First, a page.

When President Ulysses S Grant signed the 1872 Mining Law, the law was meant to encourage settlement of the Westï¿½s vast public lands. It tempted entrepreneurs westward by offering land to miners at $5 an acre.
***image1***So what does that seemingly ancient law have to do with New Mexico today? Lots: Itï¿½s still on the books. But that could soon change. A group of organizations, ranging from the New Mexico Wilderness Alliance to the Eastern Navajo Dinï¿½ Against Uranium Mining, is pushing the US Senate to tackle mining reform. Activists hope New Mexicoï¿½s US senators will lead the way when the issue comes before the US Senate Committee on Energy and Natural Resources later this month.
ï¿½What we are urging is sensible mining law reform that protects wildlife and all New Mexicans,ï¿½ Kent Salazar, president of the New Mexico Wildlife Federation, says.
The 1872 law applies to more than 300 million acres of public land in the West. Within the past few years, there has been a 50 percent increase in the number of new mining claims in New Mexico, according to Gregory Green, representative from the Pew Campaign for Responsible Mining.
Not only do hardrock mining companies still get a great deal on land, they donï¿½t pay royalties to the state or federal governmentsï¿½unlike companies producing coal, oil or gas on public lands.
There are also environmental issues: Mines can leave behind toxic remains and, according to the US Environmental Protection Agency, hardrock mining has contaminated 40 percent of the western United Statesï¿½ headwaters.
According to Salazar, federal land management agencies are not allowed to deny permits to mining companies, even if they plan to work in sensitive areas, because mining is considered the landï¿½s ï¿½highest and best use.ï¿½
At the state level, in 1993, the Legislature passed the New Mexico Mining Act, which regulates various hardrock mining activities in the state, including mine reclamation.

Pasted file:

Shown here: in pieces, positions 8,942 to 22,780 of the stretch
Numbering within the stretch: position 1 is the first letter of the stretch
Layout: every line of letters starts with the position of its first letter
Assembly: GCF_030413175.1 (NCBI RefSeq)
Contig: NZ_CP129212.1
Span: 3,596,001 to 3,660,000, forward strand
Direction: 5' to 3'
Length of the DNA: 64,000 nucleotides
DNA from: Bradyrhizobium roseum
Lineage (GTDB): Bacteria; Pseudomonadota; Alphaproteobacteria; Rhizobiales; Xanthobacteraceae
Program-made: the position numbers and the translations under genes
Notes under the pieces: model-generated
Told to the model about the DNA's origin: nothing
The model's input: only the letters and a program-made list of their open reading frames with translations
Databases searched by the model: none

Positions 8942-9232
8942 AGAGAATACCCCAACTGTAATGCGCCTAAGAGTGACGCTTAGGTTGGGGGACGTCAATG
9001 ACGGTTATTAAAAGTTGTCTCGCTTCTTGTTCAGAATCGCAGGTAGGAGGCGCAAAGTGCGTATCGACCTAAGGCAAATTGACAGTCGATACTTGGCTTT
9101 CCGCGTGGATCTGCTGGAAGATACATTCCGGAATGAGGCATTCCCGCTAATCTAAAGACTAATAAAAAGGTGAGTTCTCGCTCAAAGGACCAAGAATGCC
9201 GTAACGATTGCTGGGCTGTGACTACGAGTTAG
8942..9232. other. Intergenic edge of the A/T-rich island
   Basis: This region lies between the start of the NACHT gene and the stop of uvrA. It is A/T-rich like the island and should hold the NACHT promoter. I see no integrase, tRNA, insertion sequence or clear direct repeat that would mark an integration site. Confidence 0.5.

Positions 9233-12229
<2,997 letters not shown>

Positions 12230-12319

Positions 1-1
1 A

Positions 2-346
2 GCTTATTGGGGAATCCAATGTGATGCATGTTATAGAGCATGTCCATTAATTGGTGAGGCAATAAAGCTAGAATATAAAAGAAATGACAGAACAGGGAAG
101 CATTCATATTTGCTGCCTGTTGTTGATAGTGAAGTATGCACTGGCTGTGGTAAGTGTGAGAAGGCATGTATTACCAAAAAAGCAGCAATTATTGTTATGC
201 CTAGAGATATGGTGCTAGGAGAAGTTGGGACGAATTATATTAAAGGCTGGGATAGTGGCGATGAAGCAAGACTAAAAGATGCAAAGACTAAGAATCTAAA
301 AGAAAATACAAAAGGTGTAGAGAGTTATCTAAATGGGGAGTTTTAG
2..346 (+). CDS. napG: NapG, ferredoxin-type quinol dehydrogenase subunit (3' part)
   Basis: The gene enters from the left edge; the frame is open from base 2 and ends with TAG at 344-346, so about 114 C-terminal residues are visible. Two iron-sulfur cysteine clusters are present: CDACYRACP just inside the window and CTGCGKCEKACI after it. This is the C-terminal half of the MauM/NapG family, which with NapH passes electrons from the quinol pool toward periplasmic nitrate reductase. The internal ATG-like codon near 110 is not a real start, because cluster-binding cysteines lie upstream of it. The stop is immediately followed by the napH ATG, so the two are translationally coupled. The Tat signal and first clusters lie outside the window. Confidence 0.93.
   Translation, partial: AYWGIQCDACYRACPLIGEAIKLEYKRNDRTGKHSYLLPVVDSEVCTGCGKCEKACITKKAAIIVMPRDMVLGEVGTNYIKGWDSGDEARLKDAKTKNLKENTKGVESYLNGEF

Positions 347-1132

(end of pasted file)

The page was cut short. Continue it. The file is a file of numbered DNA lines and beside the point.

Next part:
Bill Brancard, mining and minerals director of the New Mexico Energy, Minerals and Natural Resources Department, points out that at the time, the mining industry criticized state reform as harmful to business. In fact, the value of mineral production, he says, has reached new levels in recent years. ï¿½What that says to me is we have these controls in place and the mining industry is still viable,ï¿½ he says. He too has joined the chorus for federal mining reform.
Last year, the US House of Representatives passed a federal reform bill that would prohibit mines that might cause ï¿½perpetualï¿½ water pollution, require companies to pay royalties on minerals mined from public lands and allow land managers to balance mining requests with other land uses.
After its passage, US Sen. Pete Domenici, R-NM, was publicly quoted doubting the likelihood that the Senate would follow the Houseï¿½s lead but, in September, his office announced he was reaching out to a bipartisan group of senators on the issue of mining reform, with the hope of emphasizing ï¿½major issues like royalties, environmental concerns and abandoned mines.ï¿½
US Sen. Jeff Bingaman, D-NM, acknowledged that the mining industry provides jobs and ï¿½fuels local economies,ï¿½ while at the same time it has been criticized ï¿½on both fiscal and environmental grounds.ï¿½
ï¿½In my view,ï¿½ he said in a prepared statement, ï¿½the root of these problems is the Mining Law of 1872.ï¿½
Most activists are hopeful Bingaman also will support federal reform and, for his part, Green is optimistic that the soon-to-be retiring Domenici will, too:
ï¿½Weï¿½re hoping that Domenici will see this as a legacy,ï¿½ he says.